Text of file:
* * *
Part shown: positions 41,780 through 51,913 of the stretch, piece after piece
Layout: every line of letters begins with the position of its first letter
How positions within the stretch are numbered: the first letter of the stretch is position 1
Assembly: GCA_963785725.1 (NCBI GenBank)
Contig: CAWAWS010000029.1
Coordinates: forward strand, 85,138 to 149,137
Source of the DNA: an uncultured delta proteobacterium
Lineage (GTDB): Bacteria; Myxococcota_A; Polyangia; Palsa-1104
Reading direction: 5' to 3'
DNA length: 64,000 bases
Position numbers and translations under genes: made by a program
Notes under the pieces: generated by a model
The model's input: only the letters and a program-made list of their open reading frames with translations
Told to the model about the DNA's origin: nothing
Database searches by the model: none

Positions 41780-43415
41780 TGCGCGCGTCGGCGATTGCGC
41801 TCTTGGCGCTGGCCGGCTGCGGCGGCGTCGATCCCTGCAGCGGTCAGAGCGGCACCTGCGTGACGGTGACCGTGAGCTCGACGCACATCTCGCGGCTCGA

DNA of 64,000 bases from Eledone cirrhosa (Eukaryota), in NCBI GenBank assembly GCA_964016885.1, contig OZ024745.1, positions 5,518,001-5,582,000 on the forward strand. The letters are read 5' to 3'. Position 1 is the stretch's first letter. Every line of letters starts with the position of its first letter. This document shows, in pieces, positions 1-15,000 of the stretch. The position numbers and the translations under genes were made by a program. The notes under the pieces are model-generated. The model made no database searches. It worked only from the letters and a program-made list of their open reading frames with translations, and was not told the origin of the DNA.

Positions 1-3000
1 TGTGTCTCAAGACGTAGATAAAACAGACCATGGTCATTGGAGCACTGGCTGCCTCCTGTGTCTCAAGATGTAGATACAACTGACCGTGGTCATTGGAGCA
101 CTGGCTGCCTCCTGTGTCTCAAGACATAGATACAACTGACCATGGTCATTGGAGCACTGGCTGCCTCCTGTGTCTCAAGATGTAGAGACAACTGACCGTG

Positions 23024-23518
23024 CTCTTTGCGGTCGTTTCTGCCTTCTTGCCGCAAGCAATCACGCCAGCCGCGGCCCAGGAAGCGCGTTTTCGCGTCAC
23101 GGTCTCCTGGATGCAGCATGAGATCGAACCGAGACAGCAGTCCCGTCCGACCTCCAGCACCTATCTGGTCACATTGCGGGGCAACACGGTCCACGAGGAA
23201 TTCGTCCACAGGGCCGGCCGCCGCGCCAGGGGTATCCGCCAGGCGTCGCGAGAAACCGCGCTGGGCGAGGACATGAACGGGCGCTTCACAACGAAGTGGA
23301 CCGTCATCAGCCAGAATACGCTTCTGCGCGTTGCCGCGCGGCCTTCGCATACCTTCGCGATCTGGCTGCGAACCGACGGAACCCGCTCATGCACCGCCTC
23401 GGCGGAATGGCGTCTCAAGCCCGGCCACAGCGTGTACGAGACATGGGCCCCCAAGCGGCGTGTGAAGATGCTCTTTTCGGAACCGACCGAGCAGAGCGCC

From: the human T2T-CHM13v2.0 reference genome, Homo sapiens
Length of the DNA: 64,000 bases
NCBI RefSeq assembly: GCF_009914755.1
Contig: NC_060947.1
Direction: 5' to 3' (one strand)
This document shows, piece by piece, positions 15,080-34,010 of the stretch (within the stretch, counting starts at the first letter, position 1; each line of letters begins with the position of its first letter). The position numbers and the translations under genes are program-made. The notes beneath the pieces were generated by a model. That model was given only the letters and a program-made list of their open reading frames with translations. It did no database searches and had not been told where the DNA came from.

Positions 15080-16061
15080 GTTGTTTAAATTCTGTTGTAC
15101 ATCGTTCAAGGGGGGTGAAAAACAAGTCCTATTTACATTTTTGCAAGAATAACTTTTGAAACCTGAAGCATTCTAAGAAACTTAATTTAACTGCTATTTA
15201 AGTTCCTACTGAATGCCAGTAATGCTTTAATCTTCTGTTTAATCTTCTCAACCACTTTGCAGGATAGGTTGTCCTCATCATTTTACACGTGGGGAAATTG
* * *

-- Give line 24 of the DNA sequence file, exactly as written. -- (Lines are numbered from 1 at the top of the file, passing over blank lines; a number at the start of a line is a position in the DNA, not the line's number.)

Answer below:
23024 CTCTTTGCGGTCGTTTCTGCCTTCTTGCCGCAAGCAATCACGCCAGCCGCGGCCCAGGAAGCGCGTTTTCGCGTCAC